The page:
In addition, energy spikes occurring at very low frequencies caused by the transformation function were another cause for poor agreement between buoy and GPS measurements. The energy was amplified due to the −2 power of frequency in Equation (6) for some of the data. Noisy spectra derived erroneous wave parameters, and the frequency of gravity waves was generally greater than 0.03 Hz (30 s). This frequency was used as the criterion for frequency cut-off.

4.2. Validation of Wave Spectra and Parameters

A summary of the processes of wave measurement through GPS output velocity is shown below:

  • Acquisition of GPS output velocity.

  • Detecting and culling of data with signal loss or drifting.

  • Derivation of vertical spectrum.

  • Transformation from vertical spectrum to vertical displacement spectrum.

  • Derivation of wave parameters and one-dimensional spectrum.

  • Estimation of directional wave spectrum.

To study the performance of GPS wave measurements under various sea conditions, the comparative data was divided into four groups regarding in-situ significant wave height (SWH). They are the groups of SWH ≦ 1.0 m, 1.0 m < SWH ≦ 1.5 m, 1.5 m < SWH ≦ 2.0 m and SWH > 2.0 m. Figure 12 shows a comparison of the one-dimensional spectrum for the group of 1.0 m < SWH ≦ 1.5 m. We found very good agreement between the buoy and GPS measurements. The same results were found under other sea conditions.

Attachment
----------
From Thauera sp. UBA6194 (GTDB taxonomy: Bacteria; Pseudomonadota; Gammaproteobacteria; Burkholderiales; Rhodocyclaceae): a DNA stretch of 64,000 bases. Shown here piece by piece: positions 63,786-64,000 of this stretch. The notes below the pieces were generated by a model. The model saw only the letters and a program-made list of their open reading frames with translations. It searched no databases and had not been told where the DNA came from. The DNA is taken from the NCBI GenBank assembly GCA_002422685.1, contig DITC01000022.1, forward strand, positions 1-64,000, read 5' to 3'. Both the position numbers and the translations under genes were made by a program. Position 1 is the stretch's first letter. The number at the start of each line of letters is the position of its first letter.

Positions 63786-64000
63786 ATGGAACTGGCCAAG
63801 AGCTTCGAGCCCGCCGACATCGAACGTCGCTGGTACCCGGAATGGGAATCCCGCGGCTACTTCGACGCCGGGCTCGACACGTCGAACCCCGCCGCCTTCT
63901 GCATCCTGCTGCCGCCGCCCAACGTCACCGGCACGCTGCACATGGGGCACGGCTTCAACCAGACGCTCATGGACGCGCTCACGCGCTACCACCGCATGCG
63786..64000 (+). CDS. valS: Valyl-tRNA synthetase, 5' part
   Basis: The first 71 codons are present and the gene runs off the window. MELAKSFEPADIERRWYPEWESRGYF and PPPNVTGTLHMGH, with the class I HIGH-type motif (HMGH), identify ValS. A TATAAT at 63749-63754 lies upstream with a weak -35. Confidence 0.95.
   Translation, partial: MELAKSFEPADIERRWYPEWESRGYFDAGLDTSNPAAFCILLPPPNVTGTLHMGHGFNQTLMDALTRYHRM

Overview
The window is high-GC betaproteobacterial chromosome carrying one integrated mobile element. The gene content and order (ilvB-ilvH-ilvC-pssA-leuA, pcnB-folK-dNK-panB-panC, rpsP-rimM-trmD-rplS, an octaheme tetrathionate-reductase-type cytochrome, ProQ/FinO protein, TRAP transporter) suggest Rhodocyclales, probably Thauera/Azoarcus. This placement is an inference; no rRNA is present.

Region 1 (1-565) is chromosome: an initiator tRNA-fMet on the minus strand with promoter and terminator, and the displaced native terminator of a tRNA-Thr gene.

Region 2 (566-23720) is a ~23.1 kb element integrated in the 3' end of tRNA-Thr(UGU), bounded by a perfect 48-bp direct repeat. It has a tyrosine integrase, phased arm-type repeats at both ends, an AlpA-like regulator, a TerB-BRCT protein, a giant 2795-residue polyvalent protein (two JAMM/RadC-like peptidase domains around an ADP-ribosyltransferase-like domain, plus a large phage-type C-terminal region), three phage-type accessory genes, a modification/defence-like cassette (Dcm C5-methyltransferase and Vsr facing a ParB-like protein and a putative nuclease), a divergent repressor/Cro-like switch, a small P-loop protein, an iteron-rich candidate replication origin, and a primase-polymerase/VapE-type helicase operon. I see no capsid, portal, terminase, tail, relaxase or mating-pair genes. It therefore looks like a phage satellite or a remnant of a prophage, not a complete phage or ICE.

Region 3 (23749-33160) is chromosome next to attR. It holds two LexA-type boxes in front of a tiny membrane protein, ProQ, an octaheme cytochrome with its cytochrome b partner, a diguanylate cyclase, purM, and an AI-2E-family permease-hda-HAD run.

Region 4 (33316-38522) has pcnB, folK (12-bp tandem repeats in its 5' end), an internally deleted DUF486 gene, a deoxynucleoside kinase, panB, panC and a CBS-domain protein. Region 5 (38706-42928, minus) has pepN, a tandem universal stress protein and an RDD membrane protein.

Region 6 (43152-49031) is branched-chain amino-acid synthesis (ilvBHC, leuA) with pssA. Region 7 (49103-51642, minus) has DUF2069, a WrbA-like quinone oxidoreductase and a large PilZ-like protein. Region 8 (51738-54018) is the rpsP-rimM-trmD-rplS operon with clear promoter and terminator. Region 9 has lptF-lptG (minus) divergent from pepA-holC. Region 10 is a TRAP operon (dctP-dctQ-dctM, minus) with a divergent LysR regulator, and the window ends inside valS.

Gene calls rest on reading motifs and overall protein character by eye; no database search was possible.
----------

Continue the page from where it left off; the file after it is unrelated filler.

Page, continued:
Figure 13 shows the comparative results of the directional wave spectrum. The energy distribution was in general agreement, however, the mean bias of the wave direction was 10.5°. Although this result shows significant room for improvement, the degree (10.5°) was less than the angle of 32 cardinal directions that is satisfactory for a number of applications.

Verification of GPS-derived significant wave heights and mean wave periods are shown in Figures 14 and 15. Both Figures illustrate a correlation of over 0.95. The estimation of non-dimensional root mean square error is shown in Table 2, with 4.2% for the significant wave height and 4.4% for the mean period, respectively. It is clear that the wave parameters derived from the GPS were very much in agreement with the buoy measurements. According to sea conditions, it was found that the biases were between 4.5% and 3.6% with a significant wave height over 2 m. This means that the GPS-derived wave parameters had higher accuracy under severe sea conditions.

5. Conclusions